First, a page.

Coke’s withdrawal suggests people are disregarding—trying to, at least—the circus of sponsors. Perhaps that’s what gave birth to the sign spinners: What does it take for the minions driving by to register our brand? The brand’s got to move! Still, San Diegans should take heart. Our sign ordinance is restrictive. We allow only 15 percent of a corporate and city co-sponsored message to identify the logo of the advertiser. Los Angeles County allows 40 percent.

Preventing Over-Commercialization

All this raises the specter of “perceived endorsement,” a phrase city document writers utilize to worry the morality of marketing our town. On one hand, the City wants “to ensure,” as its guidelines state, “that sponsorship displays promote the economy, tourism and welfare of the City.” On the other hand, displays must limit “the size, duration, location and content” of partnerships. The City affirms that it will “coordinate, manage and protect” its public mediums “from over-commercialization, technology limitations or conflicts.”

Collura describes herself as “very sensitive” to the “perceived endorsement” of products whether it was with the Zoo, where she cut her teeth, or now with the City. At the Zoo, she says there was pushback from scientists against sponsorship deals: “They didn’t understand why we needed to have marketing in the first place.” Her response, “To pay for the great work you’re doing in the field, we’ve got to have money. It was a healthy debate.”

What’s being debated is the question of what’s being sold. In large part, it’s San Diego’s good name because it’s associated with sublime weather, proximity to the Pacific Rim and Mexico, a thriving, sports-hungry, physical culture. Better said, it’s a good thing to be associated with the good name of San Diego. What’s more the City self-identifies as environmentally conscious with its ride-sharing opportunities, electric-vehicle promotion and charging stations, recycling programs, bike-sharing, “healthy” vending choices, and so on.

At the same time, we don’t want our sun-and-fun lifestyle over-commercialized because that would be, I’m not sure which: bad for business, selling the public trust, cynically elitist? The City does have a sellable charisma, and many think marketing it is a sure way to lose that charm. No wonder the City points out the inherent vice of acting like a corporation when the City is not.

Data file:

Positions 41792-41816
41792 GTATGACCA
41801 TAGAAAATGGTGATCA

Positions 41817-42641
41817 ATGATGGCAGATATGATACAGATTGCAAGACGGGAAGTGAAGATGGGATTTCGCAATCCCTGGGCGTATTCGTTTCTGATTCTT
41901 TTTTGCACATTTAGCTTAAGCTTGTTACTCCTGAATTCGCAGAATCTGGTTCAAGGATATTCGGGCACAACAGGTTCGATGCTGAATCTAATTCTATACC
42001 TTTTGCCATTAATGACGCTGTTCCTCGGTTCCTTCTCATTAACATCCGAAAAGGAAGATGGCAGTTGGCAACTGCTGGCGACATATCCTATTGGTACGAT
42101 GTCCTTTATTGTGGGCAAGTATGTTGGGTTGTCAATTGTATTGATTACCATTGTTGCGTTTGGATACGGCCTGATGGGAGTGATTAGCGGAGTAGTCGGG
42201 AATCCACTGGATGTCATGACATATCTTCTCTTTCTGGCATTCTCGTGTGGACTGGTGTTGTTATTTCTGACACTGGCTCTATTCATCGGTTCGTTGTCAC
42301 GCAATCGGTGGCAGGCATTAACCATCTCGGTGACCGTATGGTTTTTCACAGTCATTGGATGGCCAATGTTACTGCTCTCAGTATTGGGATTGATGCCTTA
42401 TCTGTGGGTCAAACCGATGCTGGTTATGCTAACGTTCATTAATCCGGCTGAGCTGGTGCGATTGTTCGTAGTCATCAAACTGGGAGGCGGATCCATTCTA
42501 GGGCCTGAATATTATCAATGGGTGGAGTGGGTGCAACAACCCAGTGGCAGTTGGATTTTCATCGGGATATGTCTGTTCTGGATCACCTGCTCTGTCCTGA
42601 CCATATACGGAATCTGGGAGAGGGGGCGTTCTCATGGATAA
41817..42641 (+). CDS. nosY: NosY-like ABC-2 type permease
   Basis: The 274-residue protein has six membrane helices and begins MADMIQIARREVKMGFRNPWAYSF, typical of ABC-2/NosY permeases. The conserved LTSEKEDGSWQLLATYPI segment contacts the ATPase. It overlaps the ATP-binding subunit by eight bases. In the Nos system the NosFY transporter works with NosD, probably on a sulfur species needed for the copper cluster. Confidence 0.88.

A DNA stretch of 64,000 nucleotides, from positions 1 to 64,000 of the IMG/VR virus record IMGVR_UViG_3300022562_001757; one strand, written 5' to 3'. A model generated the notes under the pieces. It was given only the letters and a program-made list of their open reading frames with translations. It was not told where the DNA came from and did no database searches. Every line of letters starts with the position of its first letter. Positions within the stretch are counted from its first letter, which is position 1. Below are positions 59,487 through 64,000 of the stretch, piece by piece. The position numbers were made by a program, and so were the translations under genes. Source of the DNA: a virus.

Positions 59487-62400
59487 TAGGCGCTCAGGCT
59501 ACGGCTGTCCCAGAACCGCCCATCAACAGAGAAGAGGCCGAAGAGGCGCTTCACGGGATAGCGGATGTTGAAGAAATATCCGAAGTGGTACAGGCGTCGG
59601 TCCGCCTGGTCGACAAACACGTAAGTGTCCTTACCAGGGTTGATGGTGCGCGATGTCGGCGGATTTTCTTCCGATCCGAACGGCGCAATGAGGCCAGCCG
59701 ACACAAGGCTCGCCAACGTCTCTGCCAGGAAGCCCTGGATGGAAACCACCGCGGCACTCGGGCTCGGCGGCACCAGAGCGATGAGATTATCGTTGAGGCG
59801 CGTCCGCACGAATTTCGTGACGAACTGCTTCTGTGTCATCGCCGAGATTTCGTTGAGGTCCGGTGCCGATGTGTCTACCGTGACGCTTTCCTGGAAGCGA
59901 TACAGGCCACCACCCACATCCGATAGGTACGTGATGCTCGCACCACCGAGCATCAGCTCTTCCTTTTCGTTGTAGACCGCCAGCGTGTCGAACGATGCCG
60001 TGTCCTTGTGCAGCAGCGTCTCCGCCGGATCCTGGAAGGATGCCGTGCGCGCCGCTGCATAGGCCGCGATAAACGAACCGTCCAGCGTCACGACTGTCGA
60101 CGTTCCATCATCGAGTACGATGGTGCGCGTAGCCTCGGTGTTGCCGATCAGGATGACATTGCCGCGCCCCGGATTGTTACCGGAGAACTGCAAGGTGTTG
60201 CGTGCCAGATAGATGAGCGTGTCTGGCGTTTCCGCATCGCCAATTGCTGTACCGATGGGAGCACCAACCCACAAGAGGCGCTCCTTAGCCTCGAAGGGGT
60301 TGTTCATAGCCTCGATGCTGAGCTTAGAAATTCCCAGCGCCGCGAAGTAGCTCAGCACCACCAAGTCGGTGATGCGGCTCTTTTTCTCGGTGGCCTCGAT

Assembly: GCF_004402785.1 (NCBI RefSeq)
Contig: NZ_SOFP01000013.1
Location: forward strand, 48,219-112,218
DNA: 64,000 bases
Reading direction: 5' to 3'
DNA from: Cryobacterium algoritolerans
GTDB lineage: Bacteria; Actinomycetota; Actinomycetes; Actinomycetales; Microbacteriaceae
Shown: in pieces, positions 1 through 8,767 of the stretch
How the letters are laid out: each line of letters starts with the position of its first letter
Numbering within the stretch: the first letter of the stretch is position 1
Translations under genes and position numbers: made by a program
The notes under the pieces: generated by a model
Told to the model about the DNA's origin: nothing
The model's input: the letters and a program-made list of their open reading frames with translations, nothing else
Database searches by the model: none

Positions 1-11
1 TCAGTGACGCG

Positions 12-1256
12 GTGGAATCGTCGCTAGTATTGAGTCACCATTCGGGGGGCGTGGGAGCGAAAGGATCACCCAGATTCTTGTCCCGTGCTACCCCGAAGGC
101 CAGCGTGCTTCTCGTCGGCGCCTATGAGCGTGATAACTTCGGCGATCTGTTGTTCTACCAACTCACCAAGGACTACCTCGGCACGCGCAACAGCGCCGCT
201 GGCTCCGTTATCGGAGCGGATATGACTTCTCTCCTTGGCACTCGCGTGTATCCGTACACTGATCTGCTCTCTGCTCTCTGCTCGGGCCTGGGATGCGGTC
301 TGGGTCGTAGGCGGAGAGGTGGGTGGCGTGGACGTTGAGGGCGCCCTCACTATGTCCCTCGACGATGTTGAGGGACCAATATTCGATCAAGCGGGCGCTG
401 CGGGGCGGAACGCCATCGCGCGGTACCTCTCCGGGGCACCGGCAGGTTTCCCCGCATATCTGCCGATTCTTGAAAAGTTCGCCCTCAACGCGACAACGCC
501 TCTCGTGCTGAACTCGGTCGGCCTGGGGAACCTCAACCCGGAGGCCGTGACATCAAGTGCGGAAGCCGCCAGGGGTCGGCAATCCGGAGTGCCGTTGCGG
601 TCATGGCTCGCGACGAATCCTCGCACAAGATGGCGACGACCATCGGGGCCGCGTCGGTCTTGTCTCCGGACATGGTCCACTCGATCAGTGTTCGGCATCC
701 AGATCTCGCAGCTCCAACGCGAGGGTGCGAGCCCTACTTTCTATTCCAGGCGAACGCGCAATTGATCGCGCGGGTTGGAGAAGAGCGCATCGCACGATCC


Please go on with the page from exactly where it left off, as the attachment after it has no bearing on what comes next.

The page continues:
I asked Robert Wechsler of how much a city should be marketing itself. When you talk about “endorsements,” he tells me by phone from his office in Connecticut, “you’re talking about individuals: a mayor endorsing a company, for instance.” But when the city itself starts “talking about a product or company in a commercial way, a lot of city ethics’ codes forbid that.” Municipalities “are selling access,” he continues, “and it’s special access which nobody else has. On the other hand, [such sales] may be representing the community if there are guidelines and a bid process.”

(Stacey Fulhorst, executive director of the San Diego Ethics Commission, writes in an email that for muni-marketing the commission “does not have ethical guidelines, nor do we have any rules specific to any one City department. We administer the City’s Ethics Ordinance, which addresses the financial interests of City Officials; e.g., the disclosure of personal financial interests, the acceptance of gifts, and the prohibition on using your official position to enhance your own personal financial interests.” Such rules apply to individuals, not departments or programs.)

Wechsler says that people tend to recognize the difference between ads, like those in a city subway system, and sponsorships like Toyota beach vehicles. “It’s when you get sponsors putting logos on school buses, then people will question it. If it’s tied to children.” He says fuzzy borders between ads and sponsorships can “be problematic but they don’t happen that much for that reason.”

In a review of What Money Can’t Buy: The Moral Limits of Markets by Michael Sandel, Wechsler writes that “a market approach to government” is inappropriate because it “places a monetary value on [the] goods” a city delivers, namely, its services. “Public goods are shared or distributed on the basis of need.” They are not assessed for their monetary value. If that’s the case, then it may be a slippery slope to exchange a public good, a library, or beach access, or a convention center, for money via advertising or sponsorship. More and more, cities are spending less money on—or taxing its citizens or visitors for—certain goods and services and, instead, giving its assets and access to employees and citizens an exchange value on the commercial market.

Wechsler asks, “Is government in the business of business? When people say, ‘Oh government is just like a business,’ I say actually it isn’t. It doesn’t have shareholders and customers. It has citizens.” The penchant to corporatize cities often results in political hypocrisy. “It’s one of the ironies,” he says, “that people who want to get government out of business don’t really want to get business out of government.”